Ubi bene, ibi patria

Spanish Architects Abroad


Wherever it is that things go well for you, that’s your country. Building outside Spain has for Spanish architects been both a challenge and a recognition traditionally within the reach of few prestigious names, such as Rafael Moneo, Santiago Calatrava, or Ricardo Bofill. Nevertheless, factors like the cosmopolitanism of the new generations (better command of English, experience in foreign universities, adeptness at handling webs) and above all the need for reinvention (after the collapse of the national system of public competitions and the exhaustion of private commissions) have encouraged many practices – not necessarily large but definitely competitive and courageous – to look past the country’s borders.

This was the case of RCR arquitectes, who long before their Pritzker had determinedly tried their luck in competitions abroad; a gamble that turned out well, giving rise to a handful of notable buildings in France and Belgium, among them the Soulages Museum in Rodez and the Waalse Krook Mediatheque in Ghent. There are others. José Ignacio Linazasoro and Richardo Sánchez are the authors of important French buildings, such as a congress center in Troyes. Juan Herreros is finishing the Munch Museum in Oslo. The firm Nieto Sobejano, working from offices in Madrid and Berlin, has for a decade now carried out projects in the German-speaking world, notably the Moritzburg Museum in Halle and the Joanneumsviertel in Graz. To this list we should of course add Barozzi Veiga, whose meteoric rise in Europe is embodied in buildings like the Bündner Kunstmuseum in Chur (Switzerland) and the new home of the Mieczyslaw Karlowicz Philharmonic Orchestra in Szczecin (Poland), winner of the 2015 Mies van der Rohe Award.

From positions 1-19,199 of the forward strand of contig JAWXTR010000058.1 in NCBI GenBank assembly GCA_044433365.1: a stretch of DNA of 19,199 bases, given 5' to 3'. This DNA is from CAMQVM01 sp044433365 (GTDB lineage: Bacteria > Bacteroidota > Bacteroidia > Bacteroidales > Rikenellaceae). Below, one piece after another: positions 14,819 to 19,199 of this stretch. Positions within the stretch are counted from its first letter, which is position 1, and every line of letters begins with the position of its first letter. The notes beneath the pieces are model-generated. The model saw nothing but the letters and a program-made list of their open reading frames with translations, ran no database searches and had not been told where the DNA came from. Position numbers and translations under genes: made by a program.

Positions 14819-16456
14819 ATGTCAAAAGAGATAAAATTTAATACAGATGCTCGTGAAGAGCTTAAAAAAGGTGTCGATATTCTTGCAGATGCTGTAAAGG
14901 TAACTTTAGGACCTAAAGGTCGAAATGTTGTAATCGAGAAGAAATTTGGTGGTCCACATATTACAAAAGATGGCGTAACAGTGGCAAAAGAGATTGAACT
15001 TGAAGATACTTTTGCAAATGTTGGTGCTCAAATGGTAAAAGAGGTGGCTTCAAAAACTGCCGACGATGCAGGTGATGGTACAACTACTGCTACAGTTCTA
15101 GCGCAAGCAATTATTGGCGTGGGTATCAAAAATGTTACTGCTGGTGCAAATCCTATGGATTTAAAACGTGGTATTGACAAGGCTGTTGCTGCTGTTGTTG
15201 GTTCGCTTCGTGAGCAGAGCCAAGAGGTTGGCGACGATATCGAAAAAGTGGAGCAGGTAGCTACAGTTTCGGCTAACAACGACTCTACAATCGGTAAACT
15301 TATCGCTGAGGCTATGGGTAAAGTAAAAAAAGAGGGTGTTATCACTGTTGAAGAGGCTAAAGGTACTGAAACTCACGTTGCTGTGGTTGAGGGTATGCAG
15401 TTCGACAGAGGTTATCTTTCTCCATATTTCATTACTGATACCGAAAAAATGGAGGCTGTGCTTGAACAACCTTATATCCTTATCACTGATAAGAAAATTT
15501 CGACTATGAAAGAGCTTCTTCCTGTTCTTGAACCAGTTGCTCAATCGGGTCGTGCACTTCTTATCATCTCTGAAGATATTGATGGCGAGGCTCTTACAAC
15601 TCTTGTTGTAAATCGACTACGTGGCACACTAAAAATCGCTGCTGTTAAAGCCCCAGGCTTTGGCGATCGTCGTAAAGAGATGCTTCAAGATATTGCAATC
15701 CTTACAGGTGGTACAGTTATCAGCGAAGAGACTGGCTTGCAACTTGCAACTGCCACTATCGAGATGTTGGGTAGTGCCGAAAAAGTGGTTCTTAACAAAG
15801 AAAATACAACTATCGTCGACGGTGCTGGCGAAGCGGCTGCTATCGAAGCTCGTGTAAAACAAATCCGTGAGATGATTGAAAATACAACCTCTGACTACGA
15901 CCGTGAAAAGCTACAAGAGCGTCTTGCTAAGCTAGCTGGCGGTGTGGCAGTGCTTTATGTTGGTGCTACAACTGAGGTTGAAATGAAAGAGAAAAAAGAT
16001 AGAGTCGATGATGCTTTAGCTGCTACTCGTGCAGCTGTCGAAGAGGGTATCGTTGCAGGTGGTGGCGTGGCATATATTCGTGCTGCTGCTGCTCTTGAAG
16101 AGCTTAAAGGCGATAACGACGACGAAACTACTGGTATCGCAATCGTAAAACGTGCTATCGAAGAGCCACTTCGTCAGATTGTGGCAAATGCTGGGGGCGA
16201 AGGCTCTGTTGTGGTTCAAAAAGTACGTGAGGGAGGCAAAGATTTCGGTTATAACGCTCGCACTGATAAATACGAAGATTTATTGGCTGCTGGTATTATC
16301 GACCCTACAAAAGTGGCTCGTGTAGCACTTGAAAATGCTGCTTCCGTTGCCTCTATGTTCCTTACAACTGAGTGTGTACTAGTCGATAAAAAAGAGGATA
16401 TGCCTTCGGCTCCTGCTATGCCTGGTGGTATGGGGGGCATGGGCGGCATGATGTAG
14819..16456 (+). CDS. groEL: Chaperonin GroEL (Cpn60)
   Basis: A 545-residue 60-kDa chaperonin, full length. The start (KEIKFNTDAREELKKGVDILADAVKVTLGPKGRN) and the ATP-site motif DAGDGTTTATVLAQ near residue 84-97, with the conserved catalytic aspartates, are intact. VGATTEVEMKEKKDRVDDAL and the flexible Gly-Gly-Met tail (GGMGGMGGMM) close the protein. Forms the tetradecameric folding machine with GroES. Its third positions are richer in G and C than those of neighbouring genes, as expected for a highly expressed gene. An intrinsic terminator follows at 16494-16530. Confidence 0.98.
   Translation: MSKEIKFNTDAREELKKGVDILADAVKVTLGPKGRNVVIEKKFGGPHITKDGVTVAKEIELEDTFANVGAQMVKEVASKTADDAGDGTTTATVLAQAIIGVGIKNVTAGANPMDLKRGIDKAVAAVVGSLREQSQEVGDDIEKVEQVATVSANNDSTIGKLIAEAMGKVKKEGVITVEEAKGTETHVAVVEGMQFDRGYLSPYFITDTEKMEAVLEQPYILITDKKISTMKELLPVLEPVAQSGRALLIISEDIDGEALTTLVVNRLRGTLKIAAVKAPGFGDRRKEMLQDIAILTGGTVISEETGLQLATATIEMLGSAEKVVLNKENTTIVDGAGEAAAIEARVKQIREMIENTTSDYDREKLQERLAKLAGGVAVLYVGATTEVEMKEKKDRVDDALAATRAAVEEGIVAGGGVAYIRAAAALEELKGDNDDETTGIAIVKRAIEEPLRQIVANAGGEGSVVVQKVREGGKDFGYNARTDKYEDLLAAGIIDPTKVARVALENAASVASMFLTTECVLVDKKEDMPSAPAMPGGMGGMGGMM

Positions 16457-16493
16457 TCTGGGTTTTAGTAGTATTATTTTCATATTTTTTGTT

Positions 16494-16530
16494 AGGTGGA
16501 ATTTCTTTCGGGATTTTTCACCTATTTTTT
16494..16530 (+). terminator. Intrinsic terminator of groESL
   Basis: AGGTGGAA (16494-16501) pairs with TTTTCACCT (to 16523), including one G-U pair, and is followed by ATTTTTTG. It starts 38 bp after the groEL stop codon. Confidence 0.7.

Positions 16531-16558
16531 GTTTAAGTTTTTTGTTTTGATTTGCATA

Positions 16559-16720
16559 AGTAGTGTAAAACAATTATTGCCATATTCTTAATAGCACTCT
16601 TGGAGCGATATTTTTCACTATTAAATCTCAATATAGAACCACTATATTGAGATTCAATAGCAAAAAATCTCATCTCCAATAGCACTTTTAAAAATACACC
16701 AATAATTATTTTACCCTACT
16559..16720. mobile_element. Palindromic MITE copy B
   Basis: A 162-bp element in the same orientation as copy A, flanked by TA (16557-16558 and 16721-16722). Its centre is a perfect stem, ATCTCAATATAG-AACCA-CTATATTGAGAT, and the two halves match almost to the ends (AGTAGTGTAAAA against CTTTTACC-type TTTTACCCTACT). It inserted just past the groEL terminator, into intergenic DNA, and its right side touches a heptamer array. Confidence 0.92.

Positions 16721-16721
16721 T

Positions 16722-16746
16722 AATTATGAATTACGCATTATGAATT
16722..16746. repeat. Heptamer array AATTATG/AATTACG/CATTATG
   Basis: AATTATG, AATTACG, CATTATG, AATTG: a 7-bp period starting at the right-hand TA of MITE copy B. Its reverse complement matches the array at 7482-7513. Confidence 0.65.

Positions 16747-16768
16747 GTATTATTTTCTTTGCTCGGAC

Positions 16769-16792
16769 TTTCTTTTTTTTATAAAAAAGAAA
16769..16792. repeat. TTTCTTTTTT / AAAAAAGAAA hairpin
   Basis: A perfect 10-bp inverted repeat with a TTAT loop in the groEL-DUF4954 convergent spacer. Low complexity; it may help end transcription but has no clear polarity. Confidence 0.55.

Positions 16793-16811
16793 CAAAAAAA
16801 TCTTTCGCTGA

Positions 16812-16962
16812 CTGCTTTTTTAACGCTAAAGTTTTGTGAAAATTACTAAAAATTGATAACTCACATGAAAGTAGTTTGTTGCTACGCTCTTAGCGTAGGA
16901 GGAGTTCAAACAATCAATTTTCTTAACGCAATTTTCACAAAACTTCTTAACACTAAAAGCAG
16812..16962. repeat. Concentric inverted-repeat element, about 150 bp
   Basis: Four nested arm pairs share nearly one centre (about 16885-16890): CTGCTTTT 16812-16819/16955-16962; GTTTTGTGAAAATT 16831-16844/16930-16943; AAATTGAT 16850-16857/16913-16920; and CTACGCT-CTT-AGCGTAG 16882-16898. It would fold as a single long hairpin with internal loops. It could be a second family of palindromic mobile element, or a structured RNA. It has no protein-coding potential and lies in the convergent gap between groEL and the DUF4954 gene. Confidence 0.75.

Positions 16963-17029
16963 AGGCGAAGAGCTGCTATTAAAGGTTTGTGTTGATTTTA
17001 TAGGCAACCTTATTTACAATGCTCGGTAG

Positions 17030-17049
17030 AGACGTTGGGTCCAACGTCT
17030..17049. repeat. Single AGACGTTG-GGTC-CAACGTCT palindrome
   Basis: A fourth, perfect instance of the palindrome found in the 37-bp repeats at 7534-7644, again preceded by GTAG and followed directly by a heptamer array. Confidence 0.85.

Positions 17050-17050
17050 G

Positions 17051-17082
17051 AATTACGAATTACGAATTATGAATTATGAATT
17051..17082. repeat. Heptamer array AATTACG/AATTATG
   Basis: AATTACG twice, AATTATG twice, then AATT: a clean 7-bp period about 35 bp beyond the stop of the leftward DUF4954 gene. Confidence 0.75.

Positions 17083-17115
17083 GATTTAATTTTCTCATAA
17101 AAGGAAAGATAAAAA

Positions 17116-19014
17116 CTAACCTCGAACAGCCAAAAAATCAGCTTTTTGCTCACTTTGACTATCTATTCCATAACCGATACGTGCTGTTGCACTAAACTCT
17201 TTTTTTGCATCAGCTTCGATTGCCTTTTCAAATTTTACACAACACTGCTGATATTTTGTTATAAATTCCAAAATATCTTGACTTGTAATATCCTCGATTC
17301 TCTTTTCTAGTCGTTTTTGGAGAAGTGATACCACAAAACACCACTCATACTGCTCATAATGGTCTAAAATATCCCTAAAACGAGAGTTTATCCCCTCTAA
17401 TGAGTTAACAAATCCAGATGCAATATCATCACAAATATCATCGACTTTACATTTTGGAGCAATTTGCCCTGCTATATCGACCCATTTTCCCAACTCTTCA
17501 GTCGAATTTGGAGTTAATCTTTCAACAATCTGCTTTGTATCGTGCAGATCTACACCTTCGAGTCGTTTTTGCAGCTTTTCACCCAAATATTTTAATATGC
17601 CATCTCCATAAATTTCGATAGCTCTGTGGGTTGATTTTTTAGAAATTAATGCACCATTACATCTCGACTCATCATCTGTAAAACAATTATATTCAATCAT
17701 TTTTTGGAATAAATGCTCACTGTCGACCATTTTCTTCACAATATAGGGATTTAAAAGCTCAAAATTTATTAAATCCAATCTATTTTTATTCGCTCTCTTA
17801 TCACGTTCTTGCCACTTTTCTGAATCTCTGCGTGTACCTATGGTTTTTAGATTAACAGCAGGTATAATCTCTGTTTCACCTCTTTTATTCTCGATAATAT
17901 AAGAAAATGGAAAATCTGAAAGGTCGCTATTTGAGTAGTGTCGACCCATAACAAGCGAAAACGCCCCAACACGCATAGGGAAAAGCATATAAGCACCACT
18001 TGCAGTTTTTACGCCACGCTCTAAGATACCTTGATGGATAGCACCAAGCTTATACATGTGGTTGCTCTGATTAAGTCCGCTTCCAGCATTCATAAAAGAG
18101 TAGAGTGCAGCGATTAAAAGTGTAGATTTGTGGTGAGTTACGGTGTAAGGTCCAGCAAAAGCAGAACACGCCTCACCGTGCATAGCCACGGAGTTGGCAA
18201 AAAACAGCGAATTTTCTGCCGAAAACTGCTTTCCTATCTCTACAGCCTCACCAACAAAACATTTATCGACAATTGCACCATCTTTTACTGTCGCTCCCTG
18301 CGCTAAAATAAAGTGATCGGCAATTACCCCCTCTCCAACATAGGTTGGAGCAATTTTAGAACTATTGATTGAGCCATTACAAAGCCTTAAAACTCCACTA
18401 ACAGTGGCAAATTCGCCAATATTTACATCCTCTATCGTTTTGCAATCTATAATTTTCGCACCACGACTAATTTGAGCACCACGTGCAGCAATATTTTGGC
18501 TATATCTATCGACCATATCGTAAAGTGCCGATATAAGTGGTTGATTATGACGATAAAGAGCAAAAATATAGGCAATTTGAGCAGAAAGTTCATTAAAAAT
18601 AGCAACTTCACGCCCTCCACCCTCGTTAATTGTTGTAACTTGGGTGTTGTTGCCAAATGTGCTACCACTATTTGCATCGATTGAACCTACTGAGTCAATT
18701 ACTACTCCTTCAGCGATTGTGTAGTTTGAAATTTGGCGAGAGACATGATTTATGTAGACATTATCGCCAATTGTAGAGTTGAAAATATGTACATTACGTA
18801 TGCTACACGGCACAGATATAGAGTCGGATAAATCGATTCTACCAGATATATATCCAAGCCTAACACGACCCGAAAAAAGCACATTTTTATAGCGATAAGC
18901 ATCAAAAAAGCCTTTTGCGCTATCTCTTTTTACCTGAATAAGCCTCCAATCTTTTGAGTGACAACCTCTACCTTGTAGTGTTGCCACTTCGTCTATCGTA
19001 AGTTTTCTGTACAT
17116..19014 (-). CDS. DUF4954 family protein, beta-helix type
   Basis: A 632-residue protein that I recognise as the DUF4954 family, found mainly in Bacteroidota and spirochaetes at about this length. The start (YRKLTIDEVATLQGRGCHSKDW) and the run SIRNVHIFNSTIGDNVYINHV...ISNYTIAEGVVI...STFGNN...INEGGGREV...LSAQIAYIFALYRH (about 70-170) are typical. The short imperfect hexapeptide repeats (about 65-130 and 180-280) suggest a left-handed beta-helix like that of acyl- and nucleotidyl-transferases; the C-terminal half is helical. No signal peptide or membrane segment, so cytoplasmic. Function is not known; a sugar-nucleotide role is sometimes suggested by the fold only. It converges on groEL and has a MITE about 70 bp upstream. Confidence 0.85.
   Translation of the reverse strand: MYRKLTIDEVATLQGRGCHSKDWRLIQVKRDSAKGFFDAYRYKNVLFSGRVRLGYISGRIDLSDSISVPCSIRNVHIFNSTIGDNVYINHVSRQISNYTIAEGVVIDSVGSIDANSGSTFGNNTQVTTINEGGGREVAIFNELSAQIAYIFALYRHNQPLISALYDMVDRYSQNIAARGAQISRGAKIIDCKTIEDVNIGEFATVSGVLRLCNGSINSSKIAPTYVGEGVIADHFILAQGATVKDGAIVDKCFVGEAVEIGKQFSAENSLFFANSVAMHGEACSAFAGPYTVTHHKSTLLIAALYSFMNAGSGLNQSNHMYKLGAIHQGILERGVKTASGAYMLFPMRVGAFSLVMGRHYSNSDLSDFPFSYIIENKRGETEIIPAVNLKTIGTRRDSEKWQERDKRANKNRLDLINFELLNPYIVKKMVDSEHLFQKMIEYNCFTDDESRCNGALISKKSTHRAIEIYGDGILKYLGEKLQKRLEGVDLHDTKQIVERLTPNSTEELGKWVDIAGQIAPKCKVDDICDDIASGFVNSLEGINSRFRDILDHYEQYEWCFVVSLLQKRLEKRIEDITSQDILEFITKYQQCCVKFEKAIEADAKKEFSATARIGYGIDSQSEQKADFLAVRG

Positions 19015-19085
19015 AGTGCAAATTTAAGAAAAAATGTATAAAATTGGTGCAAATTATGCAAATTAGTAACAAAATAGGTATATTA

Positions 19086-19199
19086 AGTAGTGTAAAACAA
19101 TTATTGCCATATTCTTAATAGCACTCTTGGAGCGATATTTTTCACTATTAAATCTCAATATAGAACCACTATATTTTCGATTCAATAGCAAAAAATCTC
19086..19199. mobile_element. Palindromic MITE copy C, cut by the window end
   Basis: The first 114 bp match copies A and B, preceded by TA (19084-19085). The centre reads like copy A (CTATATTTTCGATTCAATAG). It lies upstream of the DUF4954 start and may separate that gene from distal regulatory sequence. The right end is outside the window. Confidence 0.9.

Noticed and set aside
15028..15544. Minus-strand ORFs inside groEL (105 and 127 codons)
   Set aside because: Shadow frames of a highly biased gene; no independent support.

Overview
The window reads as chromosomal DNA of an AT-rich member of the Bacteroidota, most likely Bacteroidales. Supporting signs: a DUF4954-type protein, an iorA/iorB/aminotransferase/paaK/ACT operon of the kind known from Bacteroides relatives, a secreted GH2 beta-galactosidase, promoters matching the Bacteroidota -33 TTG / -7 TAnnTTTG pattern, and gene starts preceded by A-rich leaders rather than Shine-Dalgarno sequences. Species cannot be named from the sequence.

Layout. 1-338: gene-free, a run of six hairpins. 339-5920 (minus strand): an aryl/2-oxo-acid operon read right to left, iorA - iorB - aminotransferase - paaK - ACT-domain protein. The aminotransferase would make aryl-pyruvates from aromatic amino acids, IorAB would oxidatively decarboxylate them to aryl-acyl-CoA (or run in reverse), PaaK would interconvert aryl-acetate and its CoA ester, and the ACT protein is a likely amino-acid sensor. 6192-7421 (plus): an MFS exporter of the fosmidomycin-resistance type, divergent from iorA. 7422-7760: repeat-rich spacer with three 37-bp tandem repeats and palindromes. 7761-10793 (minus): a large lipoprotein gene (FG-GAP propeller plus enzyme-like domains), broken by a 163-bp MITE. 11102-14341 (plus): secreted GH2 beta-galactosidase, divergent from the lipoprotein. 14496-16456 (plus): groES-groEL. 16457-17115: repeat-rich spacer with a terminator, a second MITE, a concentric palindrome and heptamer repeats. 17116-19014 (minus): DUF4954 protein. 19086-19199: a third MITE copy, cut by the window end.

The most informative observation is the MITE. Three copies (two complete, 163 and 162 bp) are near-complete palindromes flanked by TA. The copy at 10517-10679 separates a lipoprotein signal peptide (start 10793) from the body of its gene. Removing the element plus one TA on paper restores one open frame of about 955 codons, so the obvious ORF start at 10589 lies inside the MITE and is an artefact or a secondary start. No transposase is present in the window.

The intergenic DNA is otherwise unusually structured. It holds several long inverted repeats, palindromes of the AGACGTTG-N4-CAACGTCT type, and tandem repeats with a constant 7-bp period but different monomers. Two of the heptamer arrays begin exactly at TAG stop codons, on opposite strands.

The search for international commissions has also led to contexts culturally more akin to Spain, such as Latin America, where Herreros has built the Ágora-Bogotá; or, on the contrary, more remote, such as China, where Ábalos Sentkiewicz recently completed a church in Shanghai’s New Bund district. And these exports are complemented by works in which the migration is something personal, having to do with American universities’ interest in Spanish architects: Andrés Jaque, Antón García-Abril, and Iñaqui Carnicero, to name three.

Arquitectura Viva wishes to present this panorama through five buildings spread out around the world, built by studios that vary in nature and are run by different generations: from the Arvo Pärt Center in Laulasmaa (Estonia) by Nieto Sobejano to the Second Home coworking space in Los Angeles by Selgascano, passing through the Radio and Television Faculty in Katowice (Poland) by BAAS, the new parliament of the Canton of Vaud (Switzerland) by Bonell i Gil, and the University of Alioune Diop building in Bambey (Senegal) by IDOM.

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